Dec 01, 2021
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The head of the Eshkol Regional Council Gadi Yarkoni reassured area residents that the IDF is seriously addressing concerns of local Israelis who have complained of hearing sounds of tunnels being dug underneath their homes.

Residents of Pri Gan, a community in the Eshkol Regional Council, located about 4.5 kilometers from the southern Gaza Strip, have complained recently of digging sounds underneath their homes. It is not the first time that residents of Pri Gan have complained of such noise.

“The issue is not new and has concerned us since Operation Protective Edge,” Yarkoni wrote in his weekly letter to residents on Thursday, January 28. “It is important for me to note that we are in direct contact with the army regarding this matter and every complaint or suspicion of residents is being taken seriously and immediately passed on to the army.”

Yarkoni himself lost both legs to a Gaza mortar attack during Operation Protective Edge, which killed Kibbutz Nirim’s security coordinator, Ze’ev Etzion and his deputy, Shahar Melamed, as the three men were repairing damaged electrical wires. A year after the attack, Yarkoni went on to win the mayoral election for the Eshkol Regional Council.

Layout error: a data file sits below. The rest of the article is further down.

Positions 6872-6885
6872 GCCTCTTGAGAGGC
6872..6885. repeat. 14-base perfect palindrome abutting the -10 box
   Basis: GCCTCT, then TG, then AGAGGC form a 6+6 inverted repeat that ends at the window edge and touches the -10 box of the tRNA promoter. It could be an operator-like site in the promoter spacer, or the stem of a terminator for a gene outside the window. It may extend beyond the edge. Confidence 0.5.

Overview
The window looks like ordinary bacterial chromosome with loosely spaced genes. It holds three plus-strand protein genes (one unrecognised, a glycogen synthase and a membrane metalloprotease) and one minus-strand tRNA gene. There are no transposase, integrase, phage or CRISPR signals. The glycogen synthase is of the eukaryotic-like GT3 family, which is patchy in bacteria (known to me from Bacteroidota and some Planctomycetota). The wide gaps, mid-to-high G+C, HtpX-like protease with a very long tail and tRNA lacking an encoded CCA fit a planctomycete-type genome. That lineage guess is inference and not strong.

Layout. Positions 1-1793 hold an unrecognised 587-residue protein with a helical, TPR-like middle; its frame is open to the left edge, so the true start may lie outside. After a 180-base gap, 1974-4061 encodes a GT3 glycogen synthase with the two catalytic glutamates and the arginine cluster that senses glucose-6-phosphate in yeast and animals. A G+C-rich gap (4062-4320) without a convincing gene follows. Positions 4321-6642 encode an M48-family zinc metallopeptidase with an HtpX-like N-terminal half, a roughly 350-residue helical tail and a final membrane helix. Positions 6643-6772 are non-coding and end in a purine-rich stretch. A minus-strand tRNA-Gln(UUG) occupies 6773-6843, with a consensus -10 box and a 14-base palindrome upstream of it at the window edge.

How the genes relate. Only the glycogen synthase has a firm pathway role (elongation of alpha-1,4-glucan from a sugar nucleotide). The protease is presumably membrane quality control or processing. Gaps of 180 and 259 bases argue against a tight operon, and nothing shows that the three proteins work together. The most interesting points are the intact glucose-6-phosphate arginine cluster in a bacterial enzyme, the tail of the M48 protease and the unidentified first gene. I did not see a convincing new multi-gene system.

According to Yarkoni, the IDF are checking out the complaints in the field but investigations until now have not revealed any findings. “Along with this, the fear is clear and understandable and it strengthens the immediate need to advance the establishment of a barrier along the border that will provide security and a defensive response to the tunnels’ threat.”

Earlier this week, a Hamas attack tunnel collapsed in Gaza, killing seven Hamas terrorists that were working on the tunnel. Hamas said that the tunnel near the Israeli border had collapsed after the heavy rain on Tuesday night.

During Operation Protective Edge, which sought to stop Gaza rockets and mortar attacks and took place nearly a year and a half ago, Israel was able to destroy 32 cross-border tunnels. During the war, Hamas terrorists, armed with weapons and explosives, infiltrated Israel through the terror tunnels several times, aiming to kill soldiers and civilians alike.

A few months after the Gaza war, residents of Kibbutz Nirim, where Yarkoni is from, contracted a private company to check for underground digging in the area after kibbutz members had complained of hearing digging noises in May 2015.  The private company verified that a tunnel had indeed been constructed, which prompted an army inquiry into the matter last year.

“We are again demanding from the government at every opportunity not to delay this issue and to advance the building of the barrier immediately,” concluded Yarkoni in his letter.